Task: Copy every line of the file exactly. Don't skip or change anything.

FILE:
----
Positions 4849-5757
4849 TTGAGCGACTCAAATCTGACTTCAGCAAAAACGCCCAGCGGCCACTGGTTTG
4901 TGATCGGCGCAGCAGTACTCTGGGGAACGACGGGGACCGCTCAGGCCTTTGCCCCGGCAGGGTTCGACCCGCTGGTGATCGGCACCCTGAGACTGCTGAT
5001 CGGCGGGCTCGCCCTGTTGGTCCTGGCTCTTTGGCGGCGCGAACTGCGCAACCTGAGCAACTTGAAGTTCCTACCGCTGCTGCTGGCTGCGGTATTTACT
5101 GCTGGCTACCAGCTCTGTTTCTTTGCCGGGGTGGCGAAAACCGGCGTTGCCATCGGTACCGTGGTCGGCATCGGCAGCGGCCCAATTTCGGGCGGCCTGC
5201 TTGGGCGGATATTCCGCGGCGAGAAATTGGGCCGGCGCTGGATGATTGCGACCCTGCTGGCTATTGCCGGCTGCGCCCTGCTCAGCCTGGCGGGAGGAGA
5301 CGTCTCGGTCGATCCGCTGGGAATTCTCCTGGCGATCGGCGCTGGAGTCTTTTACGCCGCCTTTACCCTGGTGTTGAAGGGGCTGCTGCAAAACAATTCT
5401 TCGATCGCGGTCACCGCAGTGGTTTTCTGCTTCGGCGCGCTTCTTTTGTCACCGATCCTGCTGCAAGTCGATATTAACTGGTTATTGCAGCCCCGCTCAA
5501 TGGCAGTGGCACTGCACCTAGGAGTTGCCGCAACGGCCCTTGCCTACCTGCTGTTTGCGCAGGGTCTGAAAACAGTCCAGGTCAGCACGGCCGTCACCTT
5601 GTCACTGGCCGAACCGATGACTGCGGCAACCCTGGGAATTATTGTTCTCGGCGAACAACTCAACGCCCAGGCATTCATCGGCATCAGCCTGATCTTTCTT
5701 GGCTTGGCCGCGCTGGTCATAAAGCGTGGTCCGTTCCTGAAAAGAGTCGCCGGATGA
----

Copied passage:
Positions 4849-5757
4849 TTGAGCGACTCAAATCTGACTTCAGCAAAAACGCCCAGCGGCCACTGGTTTG
4901 TGATCGGCGCAGCAGTACTCTGGGGAACGACGGGGACCGCTCAGGCCTTTGCCCCGGCAGGGTTCGACCCGCTGGTGATCGGCACCCTGAGACTGCTGAT
5001 CGGCGGGCTCGCCCTGTTGGTCCTGGCTCTTTGGCGGCGCGAACTGCGCAACCTGAGCAACTTGAAGTTCCTACCGCTGCTGCTGGCTGCGGTATTTACT
5101 GCTGGCTACCAGCTCTGTTTCTTTGCCGGGGTGGCGAAAACCGGCGTTGCCATCGGTACCGTGGTCGGCATCGGCAGCGGCCCAATTTCGGGCGGCCTGC
5201 TTGGGCGGATATTCCGCGGCGAGAAATTGGGCCGGCGCTGGATGATTGCGACCCTGCTGGCTATTGCCGGCTGCGCCCTGCTCAGCCTGGCGGGAGGAGA
5301 CGTCTCGGTCGATCCGCTGGGAATTCTCCTGGCGATCGGCGCTGGAGTCTTTTACGCCGCCTTTACCCTGGTGTTGAAGGGGCTGCTGCAAAACAATTCT
5401 TCGATCGCGGTCACCGCAGTGGTTTTCTGCTTCGGCGCGCTTCTTTTGTCACCGATCCTGCTGCAAGTCGATATTAACTGGTTATTGCAGCCCCGCTCAA
5501 TGGCAGTGGCACTGCACCTAGGAGTTGCCGCAACGGCCCTTGCCTACCTGCTGTTTGCGCAGGGTCTGAAAACAGTCCAGGTCAGCACGGCCGTCACCTT
5601 GTCACTGGCCGAACCGATGACTGCGGCAACCCTGGGAATTATTGTTCTCGGCGAACAACTCAACGCCCAGGCATTCATCGGCATCAGCCTGATCTTTCTT
5701 GGCTTGGCCGCGCTGGTCATAAAGCGTGGTCCGTTCCTGAAAAGAGTCGCCGGATGA